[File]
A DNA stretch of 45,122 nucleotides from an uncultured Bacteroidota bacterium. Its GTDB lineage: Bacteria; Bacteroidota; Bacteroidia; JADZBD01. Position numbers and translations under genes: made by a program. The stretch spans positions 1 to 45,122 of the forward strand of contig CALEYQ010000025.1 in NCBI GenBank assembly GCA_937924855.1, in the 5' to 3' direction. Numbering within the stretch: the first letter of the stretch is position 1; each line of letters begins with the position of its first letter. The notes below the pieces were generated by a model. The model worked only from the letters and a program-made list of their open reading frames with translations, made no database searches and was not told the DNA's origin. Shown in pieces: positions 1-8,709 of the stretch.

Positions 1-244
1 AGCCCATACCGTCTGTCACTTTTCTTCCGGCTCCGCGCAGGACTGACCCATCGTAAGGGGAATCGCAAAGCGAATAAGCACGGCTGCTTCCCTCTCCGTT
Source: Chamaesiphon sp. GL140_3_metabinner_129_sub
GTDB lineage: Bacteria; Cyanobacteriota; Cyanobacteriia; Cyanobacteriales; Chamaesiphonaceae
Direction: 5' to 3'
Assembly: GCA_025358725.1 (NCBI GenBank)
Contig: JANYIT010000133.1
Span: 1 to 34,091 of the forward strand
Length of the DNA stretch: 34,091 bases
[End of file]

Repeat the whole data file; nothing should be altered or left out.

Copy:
A DNA stretch of 45,122 nucleotides from an uncultured Bacteroidota bacterium. Its GTDB lineage: Bacteria; Bacteroidota; Bacteroidia; JADZBD01. Position numbers and translations under genes: made by a program. The stretch spans positions 1 to 45,122 of the forward strand of contig CALEYQ010000025.1 in NCBI GenBank assembly GCA_937924855.1, in the 5' to 3' direction. Numbering within the stretch: the first letter of the stretch is position 1; each line of letters begins with the position of its first letter. The notes below the pieces were generated by a model. The model worked only from the letters and a program-made list of their open reading frames with translations, made no database searches and was not told the DNA's origin. Shown in pieces: positions 1-8,709 of the stretch.

Positions 1-244
1 AGCCCATACCGTCTGTCACTTTTCTTCCGGCTCCGCGCAGGACTGACCCATCGTAAGGGGAATCGCAAAGCGAATAAGCACGGCTGCTTCCCTCTCCGTT
Source: Chamaesiphon sp. GL140_3_metabinner_129_sub
GTDB lineage: Bacteria; Cyanobacteriota; Cyanobacteriia; Cyanobacteriales; Chamaesiphonaceae
Direction: 5' to 3'
Assembly: GCA_025358725.1 (NCBI GenBank)
Contig: JANYIT010000133.1
Span: 1 to 34,091 of the forward strand
Length of the DNA stretch: 34,091 bases